It is inevitable over the life of an athlete that injuries will be incurred. From injuries imbalances can develop, as we favor a weak leg while building our strength back up. These imbalances are known in the medical world as weight-bearing asymmetry (WBA).

 

When an athlete has WBA there is an increased likelihood of reinjury and a decrease in overall performance potential. These effects of imbalance are magnified by the fact the majority of athletes are unable to detect the lack of symmetry on their own.

 

Some of you may have experienced some high-tech ways of detecting and rehabbing muscular imbalances – but what about the Nintendo WiiFit? One of the components of the WiiFit is the Wii Balance Board, which is similar to force platforms used by research laboratories and includes the visual feedback of the computer screen.

 

In a recent study published in The Journal of Strength and Conditioning Research scientists examined using the Wii Balance Board as a method of improving weight-bearing asymmetry in both trained (athletes) and untrained individuals.

 

In the study, participants were tested on two different occasions with the Wii Balance Board – one time with visual feedback and one time without. They performed six squats, taking six seconds to perform each repetition. Participants stood on two Wii Balance Boards, one under each foot. In the sessions with visual feedback, custom software was used to display the weight distributions in real time on the computer screen in front of the participant so they could adjust their movement accordingly.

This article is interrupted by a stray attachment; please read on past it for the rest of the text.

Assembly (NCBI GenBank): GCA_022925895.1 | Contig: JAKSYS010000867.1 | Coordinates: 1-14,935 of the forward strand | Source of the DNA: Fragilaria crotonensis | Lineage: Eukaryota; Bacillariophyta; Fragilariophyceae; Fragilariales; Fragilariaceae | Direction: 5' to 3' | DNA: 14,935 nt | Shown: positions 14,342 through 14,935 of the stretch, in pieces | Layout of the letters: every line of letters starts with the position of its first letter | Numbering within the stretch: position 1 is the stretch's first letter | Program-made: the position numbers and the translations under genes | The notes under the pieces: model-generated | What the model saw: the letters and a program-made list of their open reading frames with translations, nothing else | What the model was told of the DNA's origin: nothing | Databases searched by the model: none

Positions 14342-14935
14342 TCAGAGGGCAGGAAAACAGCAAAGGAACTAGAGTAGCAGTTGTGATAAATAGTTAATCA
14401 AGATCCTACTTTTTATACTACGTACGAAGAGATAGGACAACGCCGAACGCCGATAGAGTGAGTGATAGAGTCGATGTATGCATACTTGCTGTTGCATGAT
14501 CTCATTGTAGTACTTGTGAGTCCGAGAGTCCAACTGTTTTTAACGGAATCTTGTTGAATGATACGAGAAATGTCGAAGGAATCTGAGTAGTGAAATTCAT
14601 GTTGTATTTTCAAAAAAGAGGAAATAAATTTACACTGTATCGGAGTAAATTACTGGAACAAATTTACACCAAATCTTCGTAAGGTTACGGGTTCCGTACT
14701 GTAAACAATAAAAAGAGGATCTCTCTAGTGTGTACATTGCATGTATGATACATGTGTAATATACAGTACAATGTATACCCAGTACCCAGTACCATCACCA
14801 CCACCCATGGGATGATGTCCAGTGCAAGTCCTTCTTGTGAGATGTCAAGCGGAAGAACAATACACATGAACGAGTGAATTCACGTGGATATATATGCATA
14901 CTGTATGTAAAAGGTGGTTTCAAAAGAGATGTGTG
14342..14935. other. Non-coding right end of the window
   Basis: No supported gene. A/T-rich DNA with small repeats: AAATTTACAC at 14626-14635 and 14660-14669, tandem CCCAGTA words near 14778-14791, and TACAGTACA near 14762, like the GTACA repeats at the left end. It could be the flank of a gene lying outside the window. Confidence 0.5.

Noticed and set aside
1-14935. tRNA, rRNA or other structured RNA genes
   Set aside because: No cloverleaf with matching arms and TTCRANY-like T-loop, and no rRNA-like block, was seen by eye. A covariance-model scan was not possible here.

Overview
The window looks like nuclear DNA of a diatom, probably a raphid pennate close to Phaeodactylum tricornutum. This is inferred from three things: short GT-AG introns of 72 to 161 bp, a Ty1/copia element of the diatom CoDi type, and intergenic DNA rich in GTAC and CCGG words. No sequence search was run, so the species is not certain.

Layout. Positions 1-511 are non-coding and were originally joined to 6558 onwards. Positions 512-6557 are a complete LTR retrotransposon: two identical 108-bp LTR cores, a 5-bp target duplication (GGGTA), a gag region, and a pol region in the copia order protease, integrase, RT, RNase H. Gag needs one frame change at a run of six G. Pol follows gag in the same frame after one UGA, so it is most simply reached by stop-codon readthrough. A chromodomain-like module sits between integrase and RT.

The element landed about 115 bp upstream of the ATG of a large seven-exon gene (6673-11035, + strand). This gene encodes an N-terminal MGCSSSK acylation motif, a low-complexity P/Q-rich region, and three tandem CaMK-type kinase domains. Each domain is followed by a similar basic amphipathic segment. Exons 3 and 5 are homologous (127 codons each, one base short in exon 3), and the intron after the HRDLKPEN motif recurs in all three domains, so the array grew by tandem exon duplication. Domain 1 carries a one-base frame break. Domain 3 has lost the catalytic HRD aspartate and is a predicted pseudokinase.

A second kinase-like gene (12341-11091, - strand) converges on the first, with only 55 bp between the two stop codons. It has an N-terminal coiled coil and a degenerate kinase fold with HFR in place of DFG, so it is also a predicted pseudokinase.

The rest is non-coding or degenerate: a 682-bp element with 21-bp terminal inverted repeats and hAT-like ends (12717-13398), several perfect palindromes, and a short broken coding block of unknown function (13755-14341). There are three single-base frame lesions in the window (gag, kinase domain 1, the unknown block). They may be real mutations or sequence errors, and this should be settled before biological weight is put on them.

While reductions in WBA were observed in both the trained and untrained participants, the improvements in the athlete group were statistically insignificant. The degree of WBA had been lower to begin with in that group, so there was also less space for improvement. In the non-athlete group, however, significant improvements in WBA were measured.

 

For doctors these results means untrained patients with WBA could make major improvements in their condition through the use of visual feedback while performing rehab exercises. The Wii Balance Boards offer an inexpensive and portable way for doctors to apply this practice, whereas previously this technology was only available in research laboratories.